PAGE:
Legal battle could go to EU court.

According to a report in The Guardian last week, officials in Copenhagen have built a legal case that claims Danish fishermen have a historic right to fish in seas around the UK dating back to the 1400s.

The case could potentially go to the Court of Justice in The Hague, but officials say they hope it does not come to that. They say 40% of Denmark’s annual catch is from waters within the UK’s 200-mile EEZ, and that some of Denmark’s coastal communities are almost entirely economically dependent on access to UK waters.

Denmark is one of eight EU member states that have joined forces to fight for continued access to UK waters and fish through the European Fisheries Alliance (EUFA). The others are Spain, France, Ireland, Netherlands, Belgium, Sweden and Poland (Fishing News, 6 April, ‘EU gangs up to hit UK fisheries Brexit’).

They claim loss of access would threaten about 500 vessels and lead to the loss of 6,000 full-time jobs, and have the support of the European Parliament’s fisheries committee (Pêche).

They are also seeking to block UK access to the EU market unless they secure fishing rights in what will be the UK 200-mile EEZ after Brexit. The UK industry strongly opposes any linkage of access to fish with access to markets, and says there is no precedent for this anywhere else.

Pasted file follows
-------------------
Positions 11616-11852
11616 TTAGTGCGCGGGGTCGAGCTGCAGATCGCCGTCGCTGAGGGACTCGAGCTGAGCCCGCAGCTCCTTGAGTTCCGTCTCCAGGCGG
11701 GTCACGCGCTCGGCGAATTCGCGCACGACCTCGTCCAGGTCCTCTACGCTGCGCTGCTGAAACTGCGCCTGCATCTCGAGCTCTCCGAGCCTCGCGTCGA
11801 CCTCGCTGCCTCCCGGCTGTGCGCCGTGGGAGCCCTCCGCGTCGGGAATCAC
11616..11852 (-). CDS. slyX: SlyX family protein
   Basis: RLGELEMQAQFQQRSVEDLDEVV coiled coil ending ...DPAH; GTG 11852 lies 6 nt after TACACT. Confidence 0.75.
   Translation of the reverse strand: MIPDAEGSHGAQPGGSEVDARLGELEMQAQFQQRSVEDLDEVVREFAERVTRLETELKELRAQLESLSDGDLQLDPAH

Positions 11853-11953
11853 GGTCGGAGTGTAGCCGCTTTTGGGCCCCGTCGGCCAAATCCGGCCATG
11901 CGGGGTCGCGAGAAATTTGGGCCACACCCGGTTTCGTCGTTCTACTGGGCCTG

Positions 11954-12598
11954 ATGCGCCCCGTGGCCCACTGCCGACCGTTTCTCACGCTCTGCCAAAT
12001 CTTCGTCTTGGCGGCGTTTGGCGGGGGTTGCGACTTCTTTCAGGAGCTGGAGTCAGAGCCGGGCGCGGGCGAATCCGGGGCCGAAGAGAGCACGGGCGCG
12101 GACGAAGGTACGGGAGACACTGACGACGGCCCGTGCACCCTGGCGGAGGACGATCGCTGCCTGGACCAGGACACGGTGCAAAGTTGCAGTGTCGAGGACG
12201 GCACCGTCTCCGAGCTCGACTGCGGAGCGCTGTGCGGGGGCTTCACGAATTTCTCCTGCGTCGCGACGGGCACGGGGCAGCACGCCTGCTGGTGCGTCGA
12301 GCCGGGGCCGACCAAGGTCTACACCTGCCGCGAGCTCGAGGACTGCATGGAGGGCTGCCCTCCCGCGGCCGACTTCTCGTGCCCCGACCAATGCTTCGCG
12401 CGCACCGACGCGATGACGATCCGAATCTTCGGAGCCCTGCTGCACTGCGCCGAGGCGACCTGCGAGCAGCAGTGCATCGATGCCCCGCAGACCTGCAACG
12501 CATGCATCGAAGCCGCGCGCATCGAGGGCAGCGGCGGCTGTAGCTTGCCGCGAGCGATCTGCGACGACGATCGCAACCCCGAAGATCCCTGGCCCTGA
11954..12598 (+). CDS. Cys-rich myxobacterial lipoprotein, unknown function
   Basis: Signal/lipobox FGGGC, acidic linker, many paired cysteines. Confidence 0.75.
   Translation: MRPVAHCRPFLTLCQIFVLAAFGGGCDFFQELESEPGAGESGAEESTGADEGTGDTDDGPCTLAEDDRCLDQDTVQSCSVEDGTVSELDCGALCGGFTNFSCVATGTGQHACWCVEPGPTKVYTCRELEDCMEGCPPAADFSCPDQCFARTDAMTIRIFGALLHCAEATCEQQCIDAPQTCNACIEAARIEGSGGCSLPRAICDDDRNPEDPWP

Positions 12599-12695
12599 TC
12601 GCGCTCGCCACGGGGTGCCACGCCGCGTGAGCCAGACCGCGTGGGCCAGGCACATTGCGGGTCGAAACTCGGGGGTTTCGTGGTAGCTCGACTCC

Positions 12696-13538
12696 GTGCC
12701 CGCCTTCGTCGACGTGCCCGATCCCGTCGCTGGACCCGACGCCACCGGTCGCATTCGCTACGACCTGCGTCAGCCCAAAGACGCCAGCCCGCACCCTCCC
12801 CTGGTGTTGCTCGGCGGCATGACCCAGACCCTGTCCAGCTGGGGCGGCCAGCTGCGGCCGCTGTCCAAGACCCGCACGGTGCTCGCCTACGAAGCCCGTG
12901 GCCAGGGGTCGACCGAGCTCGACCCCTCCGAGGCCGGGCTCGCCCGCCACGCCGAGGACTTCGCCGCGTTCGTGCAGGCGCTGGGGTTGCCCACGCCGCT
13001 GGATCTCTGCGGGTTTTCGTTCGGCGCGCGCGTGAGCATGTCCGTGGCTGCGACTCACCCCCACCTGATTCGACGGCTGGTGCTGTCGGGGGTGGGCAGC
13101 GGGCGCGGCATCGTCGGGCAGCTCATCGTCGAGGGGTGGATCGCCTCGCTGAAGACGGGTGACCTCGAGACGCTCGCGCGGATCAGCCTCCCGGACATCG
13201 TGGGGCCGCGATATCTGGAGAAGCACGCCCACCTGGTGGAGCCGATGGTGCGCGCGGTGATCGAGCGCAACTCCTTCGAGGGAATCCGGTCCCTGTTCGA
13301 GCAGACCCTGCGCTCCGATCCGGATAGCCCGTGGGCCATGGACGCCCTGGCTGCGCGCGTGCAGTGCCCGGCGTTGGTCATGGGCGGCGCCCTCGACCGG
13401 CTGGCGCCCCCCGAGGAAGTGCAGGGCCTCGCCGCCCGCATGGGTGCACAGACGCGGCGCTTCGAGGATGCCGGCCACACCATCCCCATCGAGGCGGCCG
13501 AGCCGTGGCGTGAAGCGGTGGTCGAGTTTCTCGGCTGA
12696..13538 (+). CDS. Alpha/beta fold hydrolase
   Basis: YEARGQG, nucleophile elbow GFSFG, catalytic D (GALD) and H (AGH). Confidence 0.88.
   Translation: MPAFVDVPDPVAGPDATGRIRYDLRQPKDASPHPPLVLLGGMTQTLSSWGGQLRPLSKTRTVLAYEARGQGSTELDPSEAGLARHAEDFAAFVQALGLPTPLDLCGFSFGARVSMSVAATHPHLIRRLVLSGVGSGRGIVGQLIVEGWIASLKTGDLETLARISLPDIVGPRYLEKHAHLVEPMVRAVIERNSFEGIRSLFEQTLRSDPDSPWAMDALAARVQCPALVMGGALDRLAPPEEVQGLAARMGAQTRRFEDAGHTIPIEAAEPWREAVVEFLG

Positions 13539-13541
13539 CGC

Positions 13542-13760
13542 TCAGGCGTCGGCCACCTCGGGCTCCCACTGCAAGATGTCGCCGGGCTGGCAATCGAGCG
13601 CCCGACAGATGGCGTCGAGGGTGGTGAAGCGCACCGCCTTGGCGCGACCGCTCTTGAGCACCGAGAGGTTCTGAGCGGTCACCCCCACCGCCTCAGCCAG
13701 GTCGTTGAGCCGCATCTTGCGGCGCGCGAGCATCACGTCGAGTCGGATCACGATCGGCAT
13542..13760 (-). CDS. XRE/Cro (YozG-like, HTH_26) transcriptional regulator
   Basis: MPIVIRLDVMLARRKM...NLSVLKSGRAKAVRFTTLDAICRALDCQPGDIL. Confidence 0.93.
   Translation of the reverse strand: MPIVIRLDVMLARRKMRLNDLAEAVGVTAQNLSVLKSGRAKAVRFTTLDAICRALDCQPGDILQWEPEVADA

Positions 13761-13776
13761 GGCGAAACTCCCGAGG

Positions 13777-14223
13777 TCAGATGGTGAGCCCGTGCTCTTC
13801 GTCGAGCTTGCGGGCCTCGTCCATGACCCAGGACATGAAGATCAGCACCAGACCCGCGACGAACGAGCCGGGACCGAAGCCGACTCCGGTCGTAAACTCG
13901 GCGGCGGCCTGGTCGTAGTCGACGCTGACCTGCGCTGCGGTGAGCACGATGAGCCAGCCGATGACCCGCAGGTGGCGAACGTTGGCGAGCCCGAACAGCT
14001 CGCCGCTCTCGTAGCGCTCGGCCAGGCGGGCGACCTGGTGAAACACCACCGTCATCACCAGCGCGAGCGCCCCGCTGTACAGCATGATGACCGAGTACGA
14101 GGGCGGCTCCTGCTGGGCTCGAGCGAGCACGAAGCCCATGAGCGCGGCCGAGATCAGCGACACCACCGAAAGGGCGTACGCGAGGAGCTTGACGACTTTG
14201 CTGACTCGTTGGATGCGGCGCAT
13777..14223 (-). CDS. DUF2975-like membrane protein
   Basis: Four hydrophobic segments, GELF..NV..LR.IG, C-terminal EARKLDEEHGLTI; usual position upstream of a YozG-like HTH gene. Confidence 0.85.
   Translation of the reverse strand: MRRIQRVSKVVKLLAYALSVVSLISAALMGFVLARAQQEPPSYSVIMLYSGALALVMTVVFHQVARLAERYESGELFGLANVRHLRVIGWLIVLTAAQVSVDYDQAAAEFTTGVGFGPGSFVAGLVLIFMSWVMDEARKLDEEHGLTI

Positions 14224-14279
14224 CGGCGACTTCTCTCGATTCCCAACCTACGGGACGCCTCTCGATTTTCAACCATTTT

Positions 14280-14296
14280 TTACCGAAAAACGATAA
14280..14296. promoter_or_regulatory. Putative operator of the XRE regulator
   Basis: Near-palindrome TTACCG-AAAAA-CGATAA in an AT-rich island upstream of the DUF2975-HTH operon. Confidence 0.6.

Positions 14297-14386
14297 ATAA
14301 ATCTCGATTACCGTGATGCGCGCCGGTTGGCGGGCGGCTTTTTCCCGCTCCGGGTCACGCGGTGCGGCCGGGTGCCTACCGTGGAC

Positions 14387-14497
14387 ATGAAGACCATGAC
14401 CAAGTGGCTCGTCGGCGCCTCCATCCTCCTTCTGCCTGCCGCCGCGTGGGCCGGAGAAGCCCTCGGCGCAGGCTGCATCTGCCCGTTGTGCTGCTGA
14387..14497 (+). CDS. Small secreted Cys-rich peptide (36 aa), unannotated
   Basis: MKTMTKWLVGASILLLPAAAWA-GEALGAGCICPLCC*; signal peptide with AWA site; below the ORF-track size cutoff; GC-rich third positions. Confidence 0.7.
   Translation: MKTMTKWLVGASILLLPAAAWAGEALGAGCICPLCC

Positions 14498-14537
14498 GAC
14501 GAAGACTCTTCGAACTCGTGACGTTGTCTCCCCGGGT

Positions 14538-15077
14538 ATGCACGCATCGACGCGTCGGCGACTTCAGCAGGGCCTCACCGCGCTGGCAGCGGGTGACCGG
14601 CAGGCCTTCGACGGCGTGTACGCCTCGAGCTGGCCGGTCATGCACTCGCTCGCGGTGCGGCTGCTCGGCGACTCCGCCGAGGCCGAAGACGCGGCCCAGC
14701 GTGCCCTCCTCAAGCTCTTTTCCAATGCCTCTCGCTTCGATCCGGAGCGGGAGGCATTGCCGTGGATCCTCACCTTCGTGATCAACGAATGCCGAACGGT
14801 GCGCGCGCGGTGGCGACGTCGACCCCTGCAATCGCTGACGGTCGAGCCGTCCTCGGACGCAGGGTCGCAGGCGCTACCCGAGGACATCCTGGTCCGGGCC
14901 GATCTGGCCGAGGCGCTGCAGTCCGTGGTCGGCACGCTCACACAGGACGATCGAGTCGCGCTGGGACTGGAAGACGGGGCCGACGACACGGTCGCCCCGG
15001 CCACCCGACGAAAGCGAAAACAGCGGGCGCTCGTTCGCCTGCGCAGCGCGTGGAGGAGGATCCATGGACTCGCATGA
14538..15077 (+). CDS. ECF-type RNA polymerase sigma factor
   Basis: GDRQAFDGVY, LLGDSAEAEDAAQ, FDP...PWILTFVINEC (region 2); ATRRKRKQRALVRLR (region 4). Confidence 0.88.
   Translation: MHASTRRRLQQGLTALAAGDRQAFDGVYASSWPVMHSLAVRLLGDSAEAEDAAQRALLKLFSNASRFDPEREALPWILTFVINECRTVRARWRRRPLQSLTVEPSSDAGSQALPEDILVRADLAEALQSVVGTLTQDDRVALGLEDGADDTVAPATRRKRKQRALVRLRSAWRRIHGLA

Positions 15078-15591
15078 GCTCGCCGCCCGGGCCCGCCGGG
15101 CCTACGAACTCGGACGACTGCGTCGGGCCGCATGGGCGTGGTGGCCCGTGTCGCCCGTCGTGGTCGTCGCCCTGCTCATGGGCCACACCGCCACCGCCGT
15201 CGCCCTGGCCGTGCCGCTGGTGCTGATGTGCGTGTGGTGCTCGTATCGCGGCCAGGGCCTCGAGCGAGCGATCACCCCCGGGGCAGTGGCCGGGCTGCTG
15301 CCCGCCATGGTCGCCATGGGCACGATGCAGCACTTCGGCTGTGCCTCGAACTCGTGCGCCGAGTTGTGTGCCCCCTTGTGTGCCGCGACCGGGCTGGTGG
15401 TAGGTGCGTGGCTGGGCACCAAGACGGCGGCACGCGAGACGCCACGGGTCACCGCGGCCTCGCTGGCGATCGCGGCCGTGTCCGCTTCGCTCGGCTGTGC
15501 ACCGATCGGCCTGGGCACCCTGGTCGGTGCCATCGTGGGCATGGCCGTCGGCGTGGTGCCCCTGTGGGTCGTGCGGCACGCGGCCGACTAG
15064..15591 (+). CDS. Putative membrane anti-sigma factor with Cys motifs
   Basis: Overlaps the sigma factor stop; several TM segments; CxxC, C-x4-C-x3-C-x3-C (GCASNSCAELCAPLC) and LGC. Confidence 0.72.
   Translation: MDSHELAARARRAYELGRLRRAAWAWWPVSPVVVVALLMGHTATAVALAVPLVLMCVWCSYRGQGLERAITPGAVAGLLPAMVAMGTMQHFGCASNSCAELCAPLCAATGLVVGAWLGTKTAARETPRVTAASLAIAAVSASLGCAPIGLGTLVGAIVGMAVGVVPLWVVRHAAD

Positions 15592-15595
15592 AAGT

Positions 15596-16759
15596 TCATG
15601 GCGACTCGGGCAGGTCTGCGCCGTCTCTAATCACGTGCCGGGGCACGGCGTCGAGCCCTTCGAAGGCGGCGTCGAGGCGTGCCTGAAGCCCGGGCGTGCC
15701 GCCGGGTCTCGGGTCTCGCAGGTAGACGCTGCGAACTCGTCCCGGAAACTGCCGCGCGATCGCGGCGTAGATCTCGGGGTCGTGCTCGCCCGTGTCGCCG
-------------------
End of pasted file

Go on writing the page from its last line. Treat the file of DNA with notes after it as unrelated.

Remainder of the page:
Denmark’s foreign affairs minister, Anders Samuelsen, said the issue was crucial to many communities in Denmark, and that they would be making their case through the EU’s chief negotiator, Michel Barnier.

He said: “Clearly, this is very important for many fishing communities, especially along the Jutland coast, and we all put our full support behind the EU’s negotiators to find the best way forward.”

The Danes will point to the UN Convention on the Law of the Sea (UNCLOS), which tells states to respect the traditional fishing rights of adjacent countries within sovereign waters.

But Fishing for Leave challenged the Danish claims and also pointed to UNCLOS as the guardian of the UK’s rights to control over its own EEZ (see below).

Niels Wichmann, chief executive of the Danish fishermen’s association, which holds a place on the Danish ministry of food’s Brexit taskforce, was quoted as saying Britain’s claim of getting back its waters was ‘a nonsense because you never had them – maybe for oil or gas but not for fish’.

He also said the EU should threaten to block the sale of British fish on the continent unless the UK sticks to the status quo on access and quota shares, a position shared by the European parliament’s fisheries committee.

Gerard van Balsfoort, the chair of EUFA, said he had sought reassurance at a meeting last week with David Jones, a Brexit minister, but had concluded after his discussion that the UK was set on tearing up the old agreements. “He didn’t want to reassure me. I was a bit shocked,” he told The Guardian.

He feared that things would get ‘really confrontational’ if the UK insisted on restricting access and renegotiating quota shares and could lead to ‘many years of non-collaboration’ that would ultimately damage fish stocks.

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